A man in the middle

Security researchers have also shown that ‘relay’ attacks are possible, where a fake device passes messages between the shop and a card that is somewhere else. An attacker places a relay device near to someone’s actual card. It communicates with a fake card an accomplice is using in the shop. The shop’s reader queries the fake card which talks to its paired device. The paired device talks to the real card as though it were the one in the shop. It passes the answers from the real card back to the fake card which relays it on to the shop. Real reader and card get exactly the messages they would if the card was in the shop, just via the fake devices in between. Both shop and card think they are talking to each other even though they are a long way apart, and the owner of the real card knows nothing about it.

Block the field

How do you guard against contactless attacks? Never hand over your card, always ask for a receipt and check your statements. You can also keep your card in a blocking sleeve: a metal case that protects the card from electromagnetic fields (even using a homemade sleeve from tin foil should work). Then at least you force the pickpockets back to the Victorian, Artful Dodger style, method of actually stealing your wallet.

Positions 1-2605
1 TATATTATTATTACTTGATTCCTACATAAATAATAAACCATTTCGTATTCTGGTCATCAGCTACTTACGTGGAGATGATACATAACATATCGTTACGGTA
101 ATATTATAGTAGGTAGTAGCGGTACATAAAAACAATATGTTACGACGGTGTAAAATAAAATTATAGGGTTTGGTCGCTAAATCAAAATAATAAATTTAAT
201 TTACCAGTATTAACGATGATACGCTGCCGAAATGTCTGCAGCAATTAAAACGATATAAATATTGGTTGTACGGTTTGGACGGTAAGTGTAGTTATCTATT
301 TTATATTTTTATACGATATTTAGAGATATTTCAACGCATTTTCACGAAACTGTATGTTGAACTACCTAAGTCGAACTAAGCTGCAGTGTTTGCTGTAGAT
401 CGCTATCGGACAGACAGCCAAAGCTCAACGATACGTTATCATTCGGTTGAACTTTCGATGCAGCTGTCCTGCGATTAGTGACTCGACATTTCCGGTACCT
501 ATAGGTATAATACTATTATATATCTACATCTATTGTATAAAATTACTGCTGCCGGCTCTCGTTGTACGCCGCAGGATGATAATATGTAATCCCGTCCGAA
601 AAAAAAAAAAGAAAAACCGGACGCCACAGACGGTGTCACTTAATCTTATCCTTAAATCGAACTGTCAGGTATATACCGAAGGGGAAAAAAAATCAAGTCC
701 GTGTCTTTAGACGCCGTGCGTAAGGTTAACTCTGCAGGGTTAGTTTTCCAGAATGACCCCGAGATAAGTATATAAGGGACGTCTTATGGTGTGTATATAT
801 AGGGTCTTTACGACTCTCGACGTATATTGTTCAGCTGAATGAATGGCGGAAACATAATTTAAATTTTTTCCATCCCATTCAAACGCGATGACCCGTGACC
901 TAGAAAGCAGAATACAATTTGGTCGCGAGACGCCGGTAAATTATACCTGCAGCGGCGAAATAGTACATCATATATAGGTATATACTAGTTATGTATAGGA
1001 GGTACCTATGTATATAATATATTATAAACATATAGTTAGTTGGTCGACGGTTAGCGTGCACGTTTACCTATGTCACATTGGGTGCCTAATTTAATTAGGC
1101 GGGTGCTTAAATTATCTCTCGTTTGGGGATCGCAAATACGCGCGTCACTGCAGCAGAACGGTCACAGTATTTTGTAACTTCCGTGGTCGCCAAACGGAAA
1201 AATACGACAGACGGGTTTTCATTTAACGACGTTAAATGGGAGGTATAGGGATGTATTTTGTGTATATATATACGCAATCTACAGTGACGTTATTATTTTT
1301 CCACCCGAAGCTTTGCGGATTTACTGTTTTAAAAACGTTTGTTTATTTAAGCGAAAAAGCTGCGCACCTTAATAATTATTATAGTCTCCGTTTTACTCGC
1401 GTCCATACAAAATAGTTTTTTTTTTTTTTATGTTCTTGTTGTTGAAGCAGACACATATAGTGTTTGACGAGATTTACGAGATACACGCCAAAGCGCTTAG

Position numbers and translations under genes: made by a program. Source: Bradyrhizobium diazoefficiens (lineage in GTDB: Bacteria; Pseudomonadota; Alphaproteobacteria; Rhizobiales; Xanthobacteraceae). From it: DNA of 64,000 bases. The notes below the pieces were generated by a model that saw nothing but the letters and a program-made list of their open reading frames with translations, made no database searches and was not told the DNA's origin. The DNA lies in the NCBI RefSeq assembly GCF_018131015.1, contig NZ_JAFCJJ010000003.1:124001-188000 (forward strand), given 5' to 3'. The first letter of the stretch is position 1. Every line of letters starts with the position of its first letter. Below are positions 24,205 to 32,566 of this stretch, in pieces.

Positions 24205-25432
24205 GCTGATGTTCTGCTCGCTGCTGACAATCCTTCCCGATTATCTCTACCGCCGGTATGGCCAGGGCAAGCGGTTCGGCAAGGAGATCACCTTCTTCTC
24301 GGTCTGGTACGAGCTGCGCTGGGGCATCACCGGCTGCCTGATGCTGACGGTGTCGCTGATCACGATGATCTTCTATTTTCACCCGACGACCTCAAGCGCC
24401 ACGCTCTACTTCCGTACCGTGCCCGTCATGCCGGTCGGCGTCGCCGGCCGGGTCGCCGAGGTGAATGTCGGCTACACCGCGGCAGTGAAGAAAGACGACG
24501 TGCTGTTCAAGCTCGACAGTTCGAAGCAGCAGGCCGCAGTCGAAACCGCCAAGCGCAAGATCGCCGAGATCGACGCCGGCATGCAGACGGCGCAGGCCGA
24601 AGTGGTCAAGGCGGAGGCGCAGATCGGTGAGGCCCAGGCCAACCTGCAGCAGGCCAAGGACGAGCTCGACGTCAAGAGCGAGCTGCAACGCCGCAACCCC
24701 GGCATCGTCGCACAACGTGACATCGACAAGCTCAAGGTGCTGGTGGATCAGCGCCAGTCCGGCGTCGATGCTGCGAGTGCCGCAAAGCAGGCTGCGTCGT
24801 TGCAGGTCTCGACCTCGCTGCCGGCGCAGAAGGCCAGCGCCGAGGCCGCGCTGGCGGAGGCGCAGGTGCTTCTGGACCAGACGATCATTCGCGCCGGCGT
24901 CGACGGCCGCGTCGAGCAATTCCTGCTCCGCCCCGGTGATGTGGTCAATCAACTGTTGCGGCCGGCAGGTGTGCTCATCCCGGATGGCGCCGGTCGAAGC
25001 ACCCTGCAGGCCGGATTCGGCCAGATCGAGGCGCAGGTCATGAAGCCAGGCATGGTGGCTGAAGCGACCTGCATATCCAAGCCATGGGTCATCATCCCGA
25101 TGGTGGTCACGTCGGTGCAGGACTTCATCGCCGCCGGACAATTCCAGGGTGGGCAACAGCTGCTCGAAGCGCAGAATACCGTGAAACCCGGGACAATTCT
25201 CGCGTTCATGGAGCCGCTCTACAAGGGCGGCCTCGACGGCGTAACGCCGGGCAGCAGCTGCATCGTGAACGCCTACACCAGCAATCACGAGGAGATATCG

Of course Faraday was a Victorian, so a contactless attack is actually a Victorian way of stealing too!

– Jane Waite and Paul Curzon, Queen Mary University of London

The Cyber-Security Honeypot

by Paul Curzon, Queen Mary University of London

based on a talk by Jeremiah Onaolapo, UCL

Wasps around a honeypot

To catch criminals, whether old-fashioned ones or cybercriminals, you need to understand the criminal mind. You need to understand how they think and how they work. Jeremiah Onaolapo, a PhD student at UCL, has been creating cyber-honeypots and finding out how cybercriminals really operate.

Hackers share user ids and passwords they have stolen on both open and hidden websites. But what do the criminals who then access those accounts do once inside? If your webmail account has been compromised what will happen. Will you even know you’ve been hacked?

Looking after passwords is important. If someone hacks your account there is probably lots of information you wouldn’t want criminals to find: information they could use whether other passwords, bank or shopping site details, personal images, information, links to cloud sites with yet more information about you … By making use of the information they discover, they could cause havoc to your life. But what are cybercriminals most interested in? Do they use hacked accounts just to send spam of phish for more details? Do they search for bank details, launch attacks elsewhere, … or something completely different we aren’t aware of? How do you even start to study the behaviour of criminals without becoming one? Jeremiah knew how hard it is for researchers to study issues like this, so he created some tools to help that others can use too.